Great Britain’s Royal Mail will issue 10 stamps April 15 featuring Buckingham Palace.
A prestige booklet will include text and illustrations of the palace, the official London residence of Britain’s kings and queens since 1837 and the monarch’s administrative headquarters.
Six stamps show the exterior as it has appeared from 1700 to the present.
The other four stamps, which are se-tenant (side-by-side) in a souvenir sheet, show photographs of four of the palace’s 775 rooms.
All of the stamps are nondenominated, paying the first-class rate, currently 62 pence.
Howard Brown designed the stamps that reproduce paintings or other images of the exterior.
Three of the stamps are inscribed “Buckingham House.”
In the early 18th century, poet and politician John Sheffield, the first duke of Buckingham and Normanby, demolished an existing house on the site and built Buckingham House.
The earliest work of art shown on the stamps is a watercolor, circa 1700, attributed to Adriaen van Diest. In addition to the house, the painting shows a deer park, dogs, horses and a coach.
Another stamp reproduces a 1714 color engraving by an unknown draftsman, showing the residence as viewed from St. James’s Park. People strolling, a fountain, and dogs can be seen.
The third stamp pictures an 1819 watercolor by William Westall.
King George III had purchased Buckingham House in 1761 for his wife Queen Charlotte to use as a family home close to St. James’s Palace.
In the 1820s, architect John Nash transformed the house into a palace for King George IV, but Queen Victoria, in 1837, was the first monarch to use it as an official residence.
An 1846 watercolor by Joseph Nash is reproduced on the first of three stamps inscribed “Buckingham Palace.” This painting shows the east front of the palace from St. James’s Park, with crowds outside; a fountain, swans and geese in the lake; and sheep on the grassy shore.
Next in chronological order is a color lithograph, circa 1862, by Achille-Louis Martinet.
A new painting of Buckingham Palace as it appears today is featured on the sixth stamp. Royal Mail commissioned Chris Draper to produce this watercolor.
Robert Maude and Sarah Davies designed the souvenir sheet and the four stamps it includes.
Derry Moore took the photographs of the throne room, grand staircase and the green drawing room that are shown on three of the stamps. The other stamp shows a photograph of the blue drawing room by Andrew Holt.
The official website of the British monarchy calls the staircase a magnificent example of architect Nash’s skillful design.
The website also says: “The transition from the comparative darkness of the Grand Hall to the bright daylight of the Grand Staircase imparts a sense of excitement and expectation so that the visitor reaches the top in a suitable frame of mind.”
Queen Victoria added the portraits of her family that are displayed around the upper part of the stairs.
Royal family portraits also can be seen on the stamps featuring the blue and green drawing rooms.
Guests gather in the blue drawing room for drinks before large luncheon parties and grand state and diplomatic occasions.
This room originally was decorated in red and known as the south drawing room. Queen Mary had the flock blue wallpaper hung in the room in the early 20th century.
The green drawing room leads into the throne room, and this room can be seen in the background on this stamp, as well as on the stamp inscribed “The Throne Room.”
The chairs with the monograms of Queen Elizabeth II and Prince Philip also are visible on both stamps.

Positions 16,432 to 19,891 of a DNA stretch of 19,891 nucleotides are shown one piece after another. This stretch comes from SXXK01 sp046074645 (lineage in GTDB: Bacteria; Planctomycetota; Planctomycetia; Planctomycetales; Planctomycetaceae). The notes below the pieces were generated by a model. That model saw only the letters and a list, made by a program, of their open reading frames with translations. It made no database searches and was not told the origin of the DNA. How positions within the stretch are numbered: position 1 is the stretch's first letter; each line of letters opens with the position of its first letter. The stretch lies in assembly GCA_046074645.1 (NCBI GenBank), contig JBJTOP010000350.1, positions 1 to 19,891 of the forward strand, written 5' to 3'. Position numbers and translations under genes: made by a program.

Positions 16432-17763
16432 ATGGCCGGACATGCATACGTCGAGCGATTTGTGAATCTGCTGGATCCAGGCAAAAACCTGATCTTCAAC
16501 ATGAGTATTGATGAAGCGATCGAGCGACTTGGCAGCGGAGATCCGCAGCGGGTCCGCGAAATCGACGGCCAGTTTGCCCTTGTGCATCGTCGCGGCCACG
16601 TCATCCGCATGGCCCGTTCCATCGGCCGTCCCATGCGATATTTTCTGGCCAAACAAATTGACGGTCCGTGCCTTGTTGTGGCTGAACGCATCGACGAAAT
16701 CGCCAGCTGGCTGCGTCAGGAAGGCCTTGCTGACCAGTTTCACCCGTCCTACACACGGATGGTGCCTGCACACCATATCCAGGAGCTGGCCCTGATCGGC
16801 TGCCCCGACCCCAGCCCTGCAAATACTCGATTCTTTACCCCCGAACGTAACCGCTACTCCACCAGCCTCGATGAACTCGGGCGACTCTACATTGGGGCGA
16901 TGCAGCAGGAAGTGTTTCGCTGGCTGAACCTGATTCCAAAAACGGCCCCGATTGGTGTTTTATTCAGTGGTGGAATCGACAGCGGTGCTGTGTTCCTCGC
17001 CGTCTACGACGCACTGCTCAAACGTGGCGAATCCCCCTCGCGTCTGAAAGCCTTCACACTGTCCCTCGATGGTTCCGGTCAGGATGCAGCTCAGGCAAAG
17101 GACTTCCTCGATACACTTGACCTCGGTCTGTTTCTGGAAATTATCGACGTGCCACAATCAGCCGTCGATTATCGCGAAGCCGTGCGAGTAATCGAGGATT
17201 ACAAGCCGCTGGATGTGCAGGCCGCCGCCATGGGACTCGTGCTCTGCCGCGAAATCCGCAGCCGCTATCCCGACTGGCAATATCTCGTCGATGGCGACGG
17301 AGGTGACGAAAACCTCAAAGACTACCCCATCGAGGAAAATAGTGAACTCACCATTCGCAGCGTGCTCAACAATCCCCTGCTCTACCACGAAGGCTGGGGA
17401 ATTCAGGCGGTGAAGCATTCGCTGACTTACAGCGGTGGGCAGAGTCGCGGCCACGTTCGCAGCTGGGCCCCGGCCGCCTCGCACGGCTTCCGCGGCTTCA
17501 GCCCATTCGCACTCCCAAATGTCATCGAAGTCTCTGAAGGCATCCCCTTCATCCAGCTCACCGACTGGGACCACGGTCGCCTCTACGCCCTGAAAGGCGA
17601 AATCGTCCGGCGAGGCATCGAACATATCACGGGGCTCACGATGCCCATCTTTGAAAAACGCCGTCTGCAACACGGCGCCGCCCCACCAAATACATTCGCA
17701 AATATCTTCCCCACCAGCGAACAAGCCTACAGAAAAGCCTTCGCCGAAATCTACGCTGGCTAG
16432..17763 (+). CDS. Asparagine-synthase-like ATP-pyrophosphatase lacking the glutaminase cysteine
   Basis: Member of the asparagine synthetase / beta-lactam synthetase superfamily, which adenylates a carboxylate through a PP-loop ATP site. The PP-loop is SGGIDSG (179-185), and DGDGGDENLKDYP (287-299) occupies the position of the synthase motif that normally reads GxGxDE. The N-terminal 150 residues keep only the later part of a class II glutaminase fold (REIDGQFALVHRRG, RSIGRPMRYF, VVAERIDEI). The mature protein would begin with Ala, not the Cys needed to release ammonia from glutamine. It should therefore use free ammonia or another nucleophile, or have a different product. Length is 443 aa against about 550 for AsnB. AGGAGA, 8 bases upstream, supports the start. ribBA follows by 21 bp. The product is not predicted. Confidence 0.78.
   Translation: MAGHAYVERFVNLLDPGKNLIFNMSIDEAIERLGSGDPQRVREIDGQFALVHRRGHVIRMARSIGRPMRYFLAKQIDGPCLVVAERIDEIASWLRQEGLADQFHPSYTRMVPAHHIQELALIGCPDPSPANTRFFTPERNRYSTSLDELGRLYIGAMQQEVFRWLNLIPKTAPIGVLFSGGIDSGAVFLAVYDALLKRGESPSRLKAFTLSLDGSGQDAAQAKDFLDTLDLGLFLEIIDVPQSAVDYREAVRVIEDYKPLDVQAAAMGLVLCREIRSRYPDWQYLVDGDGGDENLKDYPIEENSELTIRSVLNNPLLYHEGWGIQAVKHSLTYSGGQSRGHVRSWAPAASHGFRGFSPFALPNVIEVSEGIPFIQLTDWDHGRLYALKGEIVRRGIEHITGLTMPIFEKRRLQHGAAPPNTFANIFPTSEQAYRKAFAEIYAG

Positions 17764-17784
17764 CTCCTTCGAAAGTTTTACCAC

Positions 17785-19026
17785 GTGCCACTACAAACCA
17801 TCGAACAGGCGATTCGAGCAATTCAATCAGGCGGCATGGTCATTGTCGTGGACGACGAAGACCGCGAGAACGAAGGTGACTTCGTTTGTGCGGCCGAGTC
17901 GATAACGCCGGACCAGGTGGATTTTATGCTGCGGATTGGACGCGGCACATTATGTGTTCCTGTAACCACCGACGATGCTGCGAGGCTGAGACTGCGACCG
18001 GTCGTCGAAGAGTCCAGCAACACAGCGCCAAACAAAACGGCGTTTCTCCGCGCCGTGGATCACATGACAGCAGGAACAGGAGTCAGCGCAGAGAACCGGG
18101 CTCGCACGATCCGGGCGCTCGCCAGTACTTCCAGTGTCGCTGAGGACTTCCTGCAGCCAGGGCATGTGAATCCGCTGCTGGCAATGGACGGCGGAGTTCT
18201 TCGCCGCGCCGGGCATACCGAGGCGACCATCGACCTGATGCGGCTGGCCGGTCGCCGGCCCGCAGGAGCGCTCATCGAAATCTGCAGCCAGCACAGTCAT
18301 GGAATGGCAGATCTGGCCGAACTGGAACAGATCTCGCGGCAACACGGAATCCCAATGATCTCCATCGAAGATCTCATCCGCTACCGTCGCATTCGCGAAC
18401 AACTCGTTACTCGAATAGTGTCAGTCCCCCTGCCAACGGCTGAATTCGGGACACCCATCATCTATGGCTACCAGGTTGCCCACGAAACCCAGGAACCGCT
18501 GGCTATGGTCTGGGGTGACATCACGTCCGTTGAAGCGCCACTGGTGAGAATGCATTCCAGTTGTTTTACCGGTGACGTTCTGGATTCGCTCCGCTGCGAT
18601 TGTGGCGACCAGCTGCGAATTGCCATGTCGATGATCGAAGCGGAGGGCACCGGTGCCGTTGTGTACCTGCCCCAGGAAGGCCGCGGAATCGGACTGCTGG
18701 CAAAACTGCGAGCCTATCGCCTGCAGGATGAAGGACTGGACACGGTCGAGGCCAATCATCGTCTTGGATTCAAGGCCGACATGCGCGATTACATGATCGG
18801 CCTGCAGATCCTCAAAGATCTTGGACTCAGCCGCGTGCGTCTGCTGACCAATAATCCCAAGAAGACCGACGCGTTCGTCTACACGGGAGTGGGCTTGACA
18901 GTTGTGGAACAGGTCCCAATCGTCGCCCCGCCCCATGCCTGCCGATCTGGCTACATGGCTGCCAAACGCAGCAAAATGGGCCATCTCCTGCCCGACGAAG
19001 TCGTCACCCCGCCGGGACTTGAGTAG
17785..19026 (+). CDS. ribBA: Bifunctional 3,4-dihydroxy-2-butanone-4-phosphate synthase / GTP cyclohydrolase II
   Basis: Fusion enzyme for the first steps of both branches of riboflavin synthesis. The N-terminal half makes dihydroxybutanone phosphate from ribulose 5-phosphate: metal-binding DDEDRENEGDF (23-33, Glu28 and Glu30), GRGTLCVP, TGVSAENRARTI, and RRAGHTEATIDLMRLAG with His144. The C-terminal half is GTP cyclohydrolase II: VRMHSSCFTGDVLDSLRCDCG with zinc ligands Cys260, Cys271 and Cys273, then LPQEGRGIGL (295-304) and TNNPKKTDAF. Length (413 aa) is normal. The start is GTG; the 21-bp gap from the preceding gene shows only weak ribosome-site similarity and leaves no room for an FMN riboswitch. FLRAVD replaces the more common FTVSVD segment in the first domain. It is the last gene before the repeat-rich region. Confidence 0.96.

The throne room was designed for investitures and ceremonial receptions of dignitaries. Today, it is used principally for the reception of formal addresses on important occasions, according to the British monarchy website.
The prestige booklet includes four panes of four stamps each. Three of these contain stamps from the Buckingham Palace issue: the stamps showing the residence from 1700 to 1846 on a pane, two each of the stamps showing the palace in 1862 and 2014 on a pane, and the stamps from the souvenir sheet on a pane.
The other pane contains eight Queen Elizabeth II Machin definitives: two 10p, four 20p and two £1, with a label in the center.
The firm So Design designed the prestige booklet. The text by architectural history specialist Geoffrey Tyack provides an architectural history of the palace and also discusses its current uses as the official residence of the queen.
Another booklet includes six stamps: four nondenominated first-class Machin definitives, and the Grand Staircase and the Throne Room stamps from the Buckingham Palace souvenir sheet.
International Security Printers printed the six stamps showing the palace exterior. Each stamp measures 60 millimeters by 30mm and is perforated gauge 14.5. The stamps are in sheets of 36, but most postal outlets sell them in panes of 18.
Joh. Enschede of the Netherlands printed the souvenir sheet and the prestige booklet.
The souvenir sheet is 155mm by 74mm, and the four stamps are 41mm by 30mm each, perforated gauge 14.5 by 14.
Walsall Security Printers printed the booklet of six by gravure.
Other products to be offered in conjunction with the Buckingham Palace stamps include first-day covers; a set of 11 postcards reproducing the designs of the stamps and the souvenir sheet; and a presentation pack including the stamps, souvenir sheet and text by architectural historian John Martin Robinson.
Royal Mail’s shop on the Internet is located at http://shop.royalmail.com.
Ordering information also is available from Royal Mail, Tallents House, 21 S. Gyle Crescent, Edinburgh, EH12 9PB, Scotland.
Royal Mail’s two agencies in the United States are Interpost, Box 420, Hewlett, NY 11557; and the British Stamp Service in North America, 1 Unicover Center, Cheyenne, WY 82008.